All bets are off especially during the first few weeks. If you keep yourself, your baby, and the poor dog or cat who used to be your first priority alive, you are successful (and no one has to know that you ordered delivery more during that period than you normally do in a year).

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*Those little old ladies who tell you their children never cried/ never fussed about wearing a hat or sweater/never threw a temper tantrum in a public place/were basically perfect all day every day from the time they were born have selective memory.

Or they are crazy. Either way, just smile and nod.

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*Your baby will sleep through the night.

Just don’t ask me when. Or him/her. It might happen tomorrow. It might not happen for many tomorrows. And you may have to give him or her a little, um, help learning how to do it. But know deep down in the core of your being that it will happen one day. And it will be GLORIOUS. Also, your days won’t always be dictated by naps and feedings, you won’t spend excessive amounts of time wondering/worrying about all things sleep-related, and soon your kids will be in school and you will miss them so much you can hardly wait to hear about their day. The phrase “The days are long, but the years are short” fits the period of early parenthood more perfectly than any other I have ever experienced.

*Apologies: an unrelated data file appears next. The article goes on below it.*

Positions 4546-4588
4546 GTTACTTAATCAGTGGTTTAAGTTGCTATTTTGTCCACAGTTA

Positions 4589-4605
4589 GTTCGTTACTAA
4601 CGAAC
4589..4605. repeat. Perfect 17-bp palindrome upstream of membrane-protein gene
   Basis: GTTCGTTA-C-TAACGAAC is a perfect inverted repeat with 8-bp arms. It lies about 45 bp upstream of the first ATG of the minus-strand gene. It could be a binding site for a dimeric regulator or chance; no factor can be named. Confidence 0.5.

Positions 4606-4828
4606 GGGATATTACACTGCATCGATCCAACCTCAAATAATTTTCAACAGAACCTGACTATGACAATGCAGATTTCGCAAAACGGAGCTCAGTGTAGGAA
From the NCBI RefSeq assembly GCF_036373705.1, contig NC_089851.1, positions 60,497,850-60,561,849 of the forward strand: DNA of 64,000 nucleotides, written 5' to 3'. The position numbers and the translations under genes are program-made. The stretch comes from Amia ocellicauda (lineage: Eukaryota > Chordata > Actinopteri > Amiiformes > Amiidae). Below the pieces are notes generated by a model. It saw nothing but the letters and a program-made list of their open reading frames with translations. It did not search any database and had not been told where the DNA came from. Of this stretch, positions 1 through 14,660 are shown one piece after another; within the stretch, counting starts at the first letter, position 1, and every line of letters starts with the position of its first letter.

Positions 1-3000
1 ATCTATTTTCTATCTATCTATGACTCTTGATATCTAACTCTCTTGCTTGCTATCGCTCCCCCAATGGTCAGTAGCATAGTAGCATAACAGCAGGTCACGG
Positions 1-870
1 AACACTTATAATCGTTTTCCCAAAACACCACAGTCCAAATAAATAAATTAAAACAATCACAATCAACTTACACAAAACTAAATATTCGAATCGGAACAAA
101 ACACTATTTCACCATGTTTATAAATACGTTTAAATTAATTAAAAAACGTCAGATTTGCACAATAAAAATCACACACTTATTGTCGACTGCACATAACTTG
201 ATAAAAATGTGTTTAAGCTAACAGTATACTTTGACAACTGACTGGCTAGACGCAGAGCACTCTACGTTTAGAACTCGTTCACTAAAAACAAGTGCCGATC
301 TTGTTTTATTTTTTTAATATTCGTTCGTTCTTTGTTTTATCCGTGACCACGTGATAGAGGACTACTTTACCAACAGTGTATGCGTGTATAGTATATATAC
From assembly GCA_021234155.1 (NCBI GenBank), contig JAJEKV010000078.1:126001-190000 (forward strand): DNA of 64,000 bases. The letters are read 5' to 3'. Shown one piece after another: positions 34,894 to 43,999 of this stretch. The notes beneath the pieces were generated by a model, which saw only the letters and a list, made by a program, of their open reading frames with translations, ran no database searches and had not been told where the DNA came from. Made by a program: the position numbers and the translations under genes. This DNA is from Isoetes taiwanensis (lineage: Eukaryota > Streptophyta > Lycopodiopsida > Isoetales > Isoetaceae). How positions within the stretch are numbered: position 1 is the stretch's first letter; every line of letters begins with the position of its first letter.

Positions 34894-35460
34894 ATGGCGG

So enjoy what you can, embrace the ever-coming changes, and try and have as much fun as you can. Congratulations. XOXO

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One Response to A Love Letter to New Parents

  1. Sally Goodnight says:

    Marni, I love this! I did want to maim the people who spoke of their easy, 12-hour sleeping babies. When I talk to pregnant friends, I tell them that I’m the friend you can call sobbing at 6:00 in the morning. I’m the one with whom you can be honest about your feelings about the hard and bad moments of parenthood. You do not have to put on a happy face for me. I will not judge you. I will not tell you that “it’s not that bad.” Parenthood is the ultimate game of survivor. We need to support each other and find support in order to stay in the game. Game on, friends.